Aphorisms for Our Age

By Alex Tzelnic

The wisdom of our ancestors should be cherished. Those ancient bags of bones earned their knowledge by suffering through eons of abhorrent hygiene, repulsive cuisine, and horrendous wifi. Thus we should totally preserve the sayings passed on down to us. But also, it might be time to tweak them. After all, our ancestors created these sayings in times of abhorrent…

personal and social change

Changing for Real

By Nora Boxer

Renowned teachers and authors Ethan Nichtern and Sharon Salzberg will be leading a retreat on “Real Change” at the Garrison Institute on December 14-16, 2018. We talked with them recently about the nature of both personal and social change, and how creating supportive communities is essential to the practice of Real Change. Nora Boxer: Why do we paradoxically both want change…

feminine leadership otto scharmer

The Future of Leadership Will Be More Feminine

By Theresa Riley

Dr. Otto Scharmer is an action researcher who co-creates innovations in learning and leadership that he delivers through classes and programs at MIT, MITx U.Lab, the Presencing Institute, and through innovation projects with organizations in business, government, and civil society around the world. He is the author of Theory U, Second Edition and co-author of the newly released Leading from the Emerging…

New Ways of Connecting with Food, Farm, and Farmer

By Tom Andersen

On the Pathways Toward Planetary Health – the interconnected road to ecological civilization, Half-Earth, regenerative economics, and pervasive altruism – there must be awareness and a bedrock of underlying values. There must be an ethical framework and a capacity to generate solutions. There must be a basic morality.  But there also must be something good to eat. And plenty of…

Like the Wild Geese

By Wendy Saunders

“Whoever you are, no matter how lonely, the world offers itself to your imagination, calls to you like the wild geese, harsh and exciting- over and over announcing your place in the family of things.” –Excerpt of “Wild Geese” by Mary Oliver It can feel rather lonely sometimes when leading mindfulness programs or endeavoring to gather the support needed to…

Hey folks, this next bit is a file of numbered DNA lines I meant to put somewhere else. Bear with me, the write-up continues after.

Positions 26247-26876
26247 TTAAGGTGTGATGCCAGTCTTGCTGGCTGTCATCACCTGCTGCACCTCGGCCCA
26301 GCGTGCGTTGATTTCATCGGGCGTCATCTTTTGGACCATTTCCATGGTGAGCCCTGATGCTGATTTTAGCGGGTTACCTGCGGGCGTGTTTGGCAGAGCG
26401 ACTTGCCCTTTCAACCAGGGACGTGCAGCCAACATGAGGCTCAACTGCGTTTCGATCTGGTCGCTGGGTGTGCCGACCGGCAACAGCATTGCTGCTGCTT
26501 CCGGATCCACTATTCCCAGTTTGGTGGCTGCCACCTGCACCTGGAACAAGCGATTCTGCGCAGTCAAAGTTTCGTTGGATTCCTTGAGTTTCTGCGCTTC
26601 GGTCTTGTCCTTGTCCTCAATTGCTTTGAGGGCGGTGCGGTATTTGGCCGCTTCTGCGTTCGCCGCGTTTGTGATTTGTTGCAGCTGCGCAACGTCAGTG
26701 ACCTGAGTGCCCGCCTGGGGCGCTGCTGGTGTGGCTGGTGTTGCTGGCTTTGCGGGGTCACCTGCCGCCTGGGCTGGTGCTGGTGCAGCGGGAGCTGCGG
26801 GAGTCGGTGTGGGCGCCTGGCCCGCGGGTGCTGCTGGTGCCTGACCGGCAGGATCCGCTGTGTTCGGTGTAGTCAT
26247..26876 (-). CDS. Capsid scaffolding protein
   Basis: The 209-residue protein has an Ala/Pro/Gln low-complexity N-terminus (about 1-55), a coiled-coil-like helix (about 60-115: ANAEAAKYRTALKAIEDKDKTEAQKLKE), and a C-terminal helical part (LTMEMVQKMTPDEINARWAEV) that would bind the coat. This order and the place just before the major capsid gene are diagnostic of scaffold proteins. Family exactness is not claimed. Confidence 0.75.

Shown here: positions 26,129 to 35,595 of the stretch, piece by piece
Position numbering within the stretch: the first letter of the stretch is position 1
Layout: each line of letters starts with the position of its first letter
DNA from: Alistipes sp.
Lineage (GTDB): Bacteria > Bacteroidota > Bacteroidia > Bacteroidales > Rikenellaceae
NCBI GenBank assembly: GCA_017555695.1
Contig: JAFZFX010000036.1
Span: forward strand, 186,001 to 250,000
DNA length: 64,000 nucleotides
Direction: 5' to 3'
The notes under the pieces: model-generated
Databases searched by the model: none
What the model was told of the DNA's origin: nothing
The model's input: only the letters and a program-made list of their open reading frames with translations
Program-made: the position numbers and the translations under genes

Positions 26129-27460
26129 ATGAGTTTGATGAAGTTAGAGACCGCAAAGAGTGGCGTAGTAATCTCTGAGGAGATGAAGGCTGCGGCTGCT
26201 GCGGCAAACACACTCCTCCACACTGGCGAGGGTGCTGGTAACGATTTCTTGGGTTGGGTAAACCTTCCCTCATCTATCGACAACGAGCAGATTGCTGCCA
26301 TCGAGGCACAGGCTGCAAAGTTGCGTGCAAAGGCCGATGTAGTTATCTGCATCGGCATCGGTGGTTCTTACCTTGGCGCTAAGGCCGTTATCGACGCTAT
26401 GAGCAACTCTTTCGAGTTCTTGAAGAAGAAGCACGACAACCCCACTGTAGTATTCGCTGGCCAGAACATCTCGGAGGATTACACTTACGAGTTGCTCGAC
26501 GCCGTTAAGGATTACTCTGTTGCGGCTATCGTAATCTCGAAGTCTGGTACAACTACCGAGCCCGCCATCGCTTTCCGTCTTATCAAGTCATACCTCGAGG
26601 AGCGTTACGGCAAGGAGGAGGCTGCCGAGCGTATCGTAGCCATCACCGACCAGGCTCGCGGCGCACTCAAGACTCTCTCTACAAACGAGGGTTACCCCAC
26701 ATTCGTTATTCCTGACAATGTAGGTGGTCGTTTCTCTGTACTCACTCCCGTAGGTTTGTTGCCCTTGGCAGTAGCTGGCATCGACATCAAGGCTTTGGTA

The Compassionate Bliss of the Artist

By Sara Overton

“Poets are the unacknowledged legislators of the world.” –Percy Bysshe Shelley Tenzin Robert Thurman, speaking at the Artist and Buddhist Contemplatives gathering at the Garrison Institute, offered this idea in a talk titled The Buddha Emanation Body as the Original Buddhist Art Piece. It raises the question, What kind of a world do we want to create? Bob talked about…

Leaning Toward Interdependence

By Lauren Griffith

During the Garrison Institute’s recent symposium, Pathways Toward Planetary Health, we explored the intersection of four emerging ideas – Half-Earth, an Ecological Civilization, Regenerative Economics, and Pervasive Altruism. In our fourth follow-up conversation, we sit down with Mary Evelyn Tucker and Demo Rinpoche to discuss the role of pervasive altruism and the value of connecting spirituality, ecology, and the moral…

Perception As Seed of Poetry

By Reed Bye

My upcoming talk for the Naropa in New York series will center on a question: At the first moment of any sense or mental experience, is the object of the perception perceived simply “as it is,” or is there, in that moment, already an inherent split between the event and the mind noticing it? Can one’s attention to perception be…